Finally, a dance where I can stomp my feet and throw a tantrum. It’s Flamenco!

The dancer looked really angry. Feet stomped wildly and arms flung in every direction as her gaze pierced outward beneath a brow furrow that squeezed out every bit of her angst. She was really throwing a tantrum on that stage, and I thought, “Is that the best you can do?” I couldn’t wait to try my first Flamenco class.

Oscar Nieto has been living Flamenco for 40 years.  “Flamenco is a way of life,”, he says, “you eat it, you breathe it, you live it.  It’s constantly with you.  I’ve tried to leave it many times but I’m still here.”  Indeed, Oscar demonstrates the many ways that Flamenco becomes a part of one’s life.  More than a dance and certainly more than just a tantrum, Flamenco is an art form that expresses stories and emotions dating as far back as the 15th century in Andalusia, southern Spain.  During that time, Flamenco gained prominence amongst the Gypsies, Sephardic Jews, Muslims and other ethnic minorities who were persecuted under the Spanish Inquisition.  Through Flamenco, they shared their hardships and expressed sentiments of oppression and marginalisation, sadness and also happiness in life’s simple pleasures.  Many believe Flamenco’s history is even older, though earlier details are not well documented as the art form had been passed down orally for centuries.

Steeped in this rich history, I was shocked when Oscar began by teaching me something so simple as clapping.  However, Flamenco rhythms, called the “compas”, have many forms and can get quite complex.  In Flamenco, clapping is often the sole percussion of a performance and a musician dedicated to this is called a “palmero”.  Those of you keen on drumming or tap dancing will have endless hours of pleasure figuring out which beats to clap on and which are silent.  Rhythmic ability is just as important for the other performers, traditionally a singer, guitarist and a dancer or two, in addition to the palmeros, which make up the often improvised act.  The best Flamenco artists can actually perform together, without having rehearsed together, just by agreeing to a Flamenco style, tempo and a few other elements, then exchanging cues to guide one another along the way.  For example, the singer may change his tone or volume to emphasize lyrics, and the dancer will answer by accentuating certain movements.  The palmeros could dictate the tempo while the guitarist improvises to the dancer’s movements.

By the end of my Flamenco lesson with Oscar, I had learned the basic steps to a simple dance routine including the proper posture and mannerisms; I had even perfected the brow furrow.  But, before I could perform Flamenco, I had to understand the conversation that my dance was engaged in. That, is the art which takes years to fully understand and embody.  Flamenco expresses its complex themes in simple and relatable emotions, contributing to both its proliferation and its vulnerability. While the art form has remained popular throughout the centuries, it has also been mixed with unexpected styles and interpretations. From fashion trends that swapped skirts for pants, to modern Flamenco music that has even fused elements of hip-hop and rap, these evolutions guarantee ongoing debate of their authenticity amongst those who consider themselves traditional Flamenco artists.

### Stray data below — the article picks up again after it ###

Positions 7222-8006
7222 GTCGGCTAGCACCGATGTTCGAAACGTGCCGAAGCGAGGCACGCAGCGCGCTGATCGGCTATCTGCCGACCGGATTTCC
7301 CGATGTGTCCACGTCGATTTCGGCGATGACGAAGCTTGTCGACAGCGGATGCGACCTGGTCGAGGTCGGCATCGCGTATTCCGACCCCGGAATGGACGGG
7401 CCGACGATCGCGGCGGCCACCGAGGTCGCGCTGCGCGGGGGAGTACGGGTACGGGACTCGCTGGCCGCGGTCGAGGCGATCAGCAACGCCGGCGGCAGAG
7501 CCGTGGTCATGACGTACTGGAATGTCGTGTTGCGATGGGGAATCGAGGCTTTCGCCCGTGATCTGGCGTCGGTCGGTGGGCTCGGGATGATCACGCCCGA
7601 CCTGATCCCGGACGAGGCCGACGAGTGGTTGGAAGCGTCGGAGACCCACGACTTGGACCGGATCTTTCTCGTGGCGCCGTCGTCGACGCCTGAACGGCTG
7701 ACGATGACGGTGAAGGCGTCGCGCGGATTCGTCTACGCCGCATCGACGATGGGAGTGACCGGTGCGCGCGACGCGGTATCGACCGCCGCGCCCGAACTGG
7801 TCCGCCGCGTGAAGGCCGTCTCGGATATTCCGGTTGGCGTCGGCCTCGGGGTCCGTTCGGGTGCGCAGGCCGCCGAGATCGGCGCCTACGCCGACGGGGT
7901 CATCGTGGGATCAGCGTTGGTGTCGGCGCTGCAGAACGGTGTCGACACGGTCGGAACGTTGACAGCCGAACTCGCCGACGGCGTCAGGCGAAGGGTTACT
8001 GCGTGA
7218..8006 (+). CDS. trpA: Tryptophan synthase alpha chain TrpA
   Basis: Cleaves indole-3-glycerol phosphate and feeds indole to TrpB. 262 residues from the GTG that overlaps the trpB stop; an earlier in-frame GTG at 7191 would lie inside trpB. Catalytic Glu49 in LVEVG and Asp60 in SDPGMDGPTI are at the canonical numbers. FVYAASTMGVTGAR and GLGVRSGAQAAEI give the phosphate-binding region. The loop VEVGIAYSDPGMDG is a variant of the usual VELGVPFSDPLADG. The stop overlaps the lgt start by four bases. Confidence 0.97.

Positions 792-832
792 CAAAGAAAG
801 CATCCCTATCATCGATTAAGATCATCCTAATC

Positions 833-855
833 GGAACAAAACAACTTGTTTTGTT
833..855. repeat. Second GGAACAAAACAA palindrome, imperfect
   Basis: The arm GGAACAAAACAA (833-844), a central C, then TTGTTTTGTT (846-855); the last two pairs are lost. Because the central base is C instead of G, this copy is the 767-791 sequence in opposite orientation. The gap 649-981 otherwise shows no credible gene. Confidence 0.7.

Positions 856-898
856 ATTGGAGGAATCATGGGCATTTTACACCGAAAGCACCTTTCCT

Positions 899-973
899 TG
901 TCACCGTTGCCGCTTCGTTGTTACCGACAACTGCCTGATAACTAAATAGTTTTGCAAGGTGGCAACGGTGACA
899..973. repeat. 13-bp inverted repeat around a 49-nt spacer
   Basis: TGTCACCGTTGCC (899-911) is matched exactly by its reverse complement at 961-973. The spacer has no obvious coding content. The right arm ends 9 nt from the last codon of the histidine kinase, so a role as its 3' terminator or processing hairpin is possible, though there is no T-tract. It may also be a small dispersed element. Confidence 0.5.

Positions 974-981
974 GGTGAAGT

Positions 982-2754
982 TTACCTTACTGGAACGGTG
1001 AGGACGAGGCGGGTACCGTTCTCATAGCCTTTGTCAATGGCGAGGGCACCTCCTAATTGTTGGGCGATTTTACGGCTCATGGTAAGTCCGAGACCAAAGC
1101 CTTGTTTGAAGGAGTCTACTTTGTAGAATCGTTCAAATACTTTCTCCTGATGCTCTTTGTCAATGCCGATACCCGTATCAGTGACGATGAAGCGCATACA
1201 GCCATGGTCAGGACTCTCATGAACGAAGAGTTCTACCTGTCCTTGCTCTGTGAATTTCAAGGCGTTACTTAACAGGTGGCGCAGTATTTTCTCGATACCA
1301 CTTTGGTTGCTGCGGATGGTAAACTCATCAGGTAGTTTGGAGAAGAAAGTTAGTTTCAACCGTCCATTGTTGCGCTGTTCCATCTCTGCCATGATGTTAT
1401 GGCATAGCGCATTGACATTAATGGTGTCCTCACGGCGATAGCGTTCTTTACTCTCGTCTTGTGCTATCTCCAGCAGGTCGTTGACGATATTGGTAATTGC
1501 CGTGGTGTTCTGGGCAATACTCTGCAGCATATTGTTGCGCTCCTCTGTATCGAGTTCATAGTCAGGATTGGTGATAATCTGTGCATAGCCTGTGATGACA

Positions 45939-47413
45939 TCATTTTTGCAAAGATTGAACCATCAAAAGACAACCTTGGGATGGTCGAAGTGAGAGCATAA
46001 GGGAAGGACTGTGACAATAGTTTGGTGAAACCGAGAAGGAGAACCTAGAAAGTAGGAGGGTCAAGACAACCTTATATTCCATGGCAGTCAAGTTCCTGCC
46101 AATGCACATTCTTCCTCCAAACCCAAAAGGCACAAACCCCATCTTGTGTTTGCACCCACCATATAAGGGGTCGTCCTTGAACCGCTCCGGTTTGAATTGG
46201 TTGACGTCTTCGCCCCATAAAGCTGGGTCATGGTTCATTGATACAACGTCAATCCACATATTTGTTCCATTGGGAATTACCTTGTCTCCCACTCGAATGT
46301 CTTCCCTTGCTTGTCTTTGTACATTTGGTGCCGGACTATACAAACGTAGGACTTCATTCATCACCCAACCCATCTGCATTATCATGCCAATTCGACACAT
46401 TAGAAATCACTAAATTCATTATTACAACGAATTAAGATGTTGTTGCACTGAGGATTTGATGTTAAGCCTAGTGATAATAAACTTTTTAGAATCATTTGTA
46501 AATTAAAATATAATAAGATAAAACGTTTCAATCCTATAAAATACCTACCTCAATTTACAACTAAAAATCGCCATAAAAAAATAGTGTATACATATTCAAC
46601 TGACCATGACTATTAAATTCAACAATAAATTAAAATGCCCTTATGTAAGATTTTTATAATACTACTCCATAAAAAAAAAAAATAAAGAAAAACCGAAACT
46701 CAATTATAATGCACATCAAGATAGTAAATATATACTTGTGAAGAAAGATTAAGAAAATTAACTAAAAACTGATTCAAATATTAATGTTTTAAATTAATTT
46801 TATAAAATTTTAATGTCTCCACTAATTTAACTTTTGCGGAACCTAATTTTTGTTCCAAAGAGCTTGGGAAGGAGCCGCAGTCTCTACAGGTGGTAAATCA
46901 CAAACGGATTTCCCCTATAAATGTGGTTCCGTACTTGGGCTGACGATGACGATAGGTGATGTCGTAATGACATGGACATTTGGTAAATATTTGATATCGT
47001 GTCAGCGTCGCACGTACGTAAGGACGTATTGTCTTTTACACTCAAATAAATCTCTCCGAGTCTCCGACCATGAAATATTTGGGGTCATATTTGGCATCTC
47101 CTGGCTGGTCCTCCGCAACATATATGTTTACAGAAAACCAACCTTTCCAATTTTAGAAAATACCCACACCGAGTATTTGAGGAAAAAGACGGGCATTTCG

Flamenco Facts

  • Flamenco gained prominence in Andalusia the 15th century during the Spanish Inquisition.
  • The golden age of Flamenco is considered to be in the late 1800’s.
  • Flamenco songs are called “cante”.
  • Federico Garcia Lorca was a poet famous for his writings of Flamenco and Andalusia.  His poetry has been incorporated into more recent Flamenco cante.
  • A Flamenco guitarist is a “tocaor”.
  • Paco de Lucia is a Flamenco guitarist with a leading influence on contemporary Flamenco, fusing traditional Flamenco music with jazz and Latin styles.
  • A Flamenco dancer is a “baliaor”.
  • Joaquín Cortés is Flamenco dancer known as much for his talent as his celebrity status which has brought new worldwide attention to Flamenco.
  • The venue where traditional Flamenco is performed is called a “tablao”.
  • Castanets are not commonly used in Flamenco dance; they are more often used in other styles of Spanish folkdance.
  • A “llamada” is a dance step signaling to the other performers of a change in a dancer’s movement.

Oscar Nieto’s website has a wealth of information on Flamenco.

Where to Dance Flamenco
Vancouver                                                                                                                         Al Mozaico Flamenco Dance Academy – Co-founded by Oscar Nieto, Flamenco dance classes of all levels are offered.

Spain                                                                                                                             Jerez Flamenco Festival – The Andalusian town of Jerez de la Frontera is believed to be the birthplace of Flamenco; the festival happens every spring.
Seville Flamenco Biennial Festival – Every two years in the autumn in Seville, Spain.